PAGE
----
# Integration with eulers formula.

## Main Question or Discussion Point

Is it possible to do integrals like this with eulers formula
$\int e^{-x^2}cos(-x^2)$
and this integral is over all space.
then we write $e^{-x^2}e^{-ix^2}$
then can we square that integral and then do it in polar coordinates, and then we will eventually take the square root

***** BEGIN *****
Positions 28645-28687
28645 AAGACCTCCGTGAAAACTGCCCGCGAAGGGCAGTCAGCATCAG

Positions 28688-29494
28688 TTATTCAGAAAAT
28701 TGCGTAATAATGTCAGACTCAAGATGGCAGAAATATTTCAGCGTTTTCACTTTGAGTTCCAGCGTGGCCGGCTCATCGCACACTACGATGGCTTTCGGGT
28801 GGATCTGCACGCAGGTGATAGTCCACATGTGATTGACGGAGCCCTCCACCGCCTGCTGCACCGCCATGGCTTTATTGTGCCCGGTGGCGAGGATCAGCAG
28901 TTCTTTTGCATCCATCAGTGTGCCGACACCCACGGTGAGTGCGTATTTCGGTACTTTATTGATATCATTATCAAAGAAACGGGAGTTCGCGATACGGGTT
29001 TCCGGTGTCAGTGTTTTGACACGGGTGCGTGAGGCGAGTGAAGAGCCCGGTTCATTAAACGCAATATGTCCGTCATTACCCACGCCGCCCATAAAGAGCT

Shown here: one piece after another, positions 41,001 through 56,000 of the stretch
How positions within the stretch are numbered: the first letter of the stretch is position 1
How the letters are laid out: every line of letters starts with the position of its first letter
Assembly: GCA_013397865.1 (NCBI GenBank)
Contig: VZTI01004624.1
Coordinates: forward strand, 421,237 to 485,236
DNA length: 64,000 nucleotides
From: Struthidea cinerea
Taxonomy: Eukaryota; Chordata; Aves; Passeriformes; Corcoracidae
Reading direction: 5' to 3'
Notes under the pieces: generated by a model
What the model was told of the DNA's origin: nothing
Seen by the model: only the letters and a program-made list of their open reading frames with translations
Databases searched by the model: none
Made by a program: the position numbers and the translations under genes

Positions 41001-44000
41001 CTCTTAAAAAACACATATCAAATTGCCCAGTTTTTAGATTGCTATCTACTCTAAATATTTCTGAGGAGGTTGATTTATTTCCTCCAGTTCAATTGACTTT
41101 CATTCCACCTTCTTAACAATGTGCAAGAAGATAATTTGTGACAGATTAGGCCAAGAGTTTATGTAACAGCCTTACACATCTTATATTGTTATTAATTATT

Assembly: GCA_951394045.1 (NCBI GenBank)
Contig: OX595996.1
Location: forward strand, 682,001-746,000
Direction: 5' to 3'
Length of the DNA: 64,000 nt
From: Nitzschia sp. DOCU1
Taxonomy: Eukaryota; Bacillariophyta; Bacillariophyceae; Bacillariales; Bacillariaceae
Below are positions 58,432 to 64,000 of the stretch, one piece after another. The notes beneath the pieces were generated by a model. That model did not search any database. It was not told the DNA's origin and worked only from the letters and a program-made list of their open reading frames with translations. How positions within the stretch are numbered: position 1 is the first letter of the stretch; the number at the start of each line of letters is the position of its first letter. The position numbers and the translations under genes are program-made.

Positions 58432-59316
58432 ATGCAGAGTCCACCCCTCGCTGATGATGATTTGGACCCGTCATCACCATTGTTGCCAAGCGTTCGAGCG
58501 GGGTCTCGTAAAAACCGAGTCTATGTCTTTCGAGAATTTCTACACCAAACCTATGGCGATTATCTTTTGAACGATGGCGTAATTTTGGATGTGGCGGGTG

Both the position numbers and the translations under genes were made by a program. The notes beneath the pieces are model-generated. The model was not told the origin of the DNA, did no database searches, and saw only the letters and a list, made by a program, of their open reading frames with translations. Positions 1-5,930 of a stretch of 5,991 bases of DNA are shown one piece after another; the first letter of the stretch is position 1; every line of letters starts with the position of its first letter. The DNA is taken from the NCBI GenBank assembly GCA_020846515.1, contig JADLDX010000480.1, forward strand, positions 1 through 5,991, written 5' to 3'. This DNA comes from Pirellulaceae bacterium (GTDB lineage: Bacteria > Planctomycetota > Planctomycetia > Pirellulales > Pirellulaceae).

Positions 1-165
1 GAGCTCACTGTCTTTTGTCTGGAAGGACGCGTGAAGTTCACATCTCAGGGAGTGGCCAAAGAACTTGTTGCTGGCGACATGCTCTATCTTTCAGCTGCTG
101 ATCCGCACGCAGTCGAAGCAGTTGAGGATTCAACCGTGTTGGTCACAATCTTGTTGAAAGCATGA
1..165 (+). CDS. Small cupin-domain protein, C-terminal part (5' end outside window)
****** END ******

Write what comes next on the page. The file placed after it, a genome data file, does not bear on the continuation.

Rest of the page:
of our answer. But it seems like we would need to take the real part at some point.
Is this a right path to take?

lurflurf
Homework Helper
yes

$$\int_{-\infty}^\infty e^{-k \mathop{x^2}} \mathop{ dx} \mathop{=} \sqrt{\frac{\pi}{k}}$$

so your integral is the real part of the case k=1+i or k=1-i
or the average of the cases k=1+i and k=1-i

Make sure the integral converges.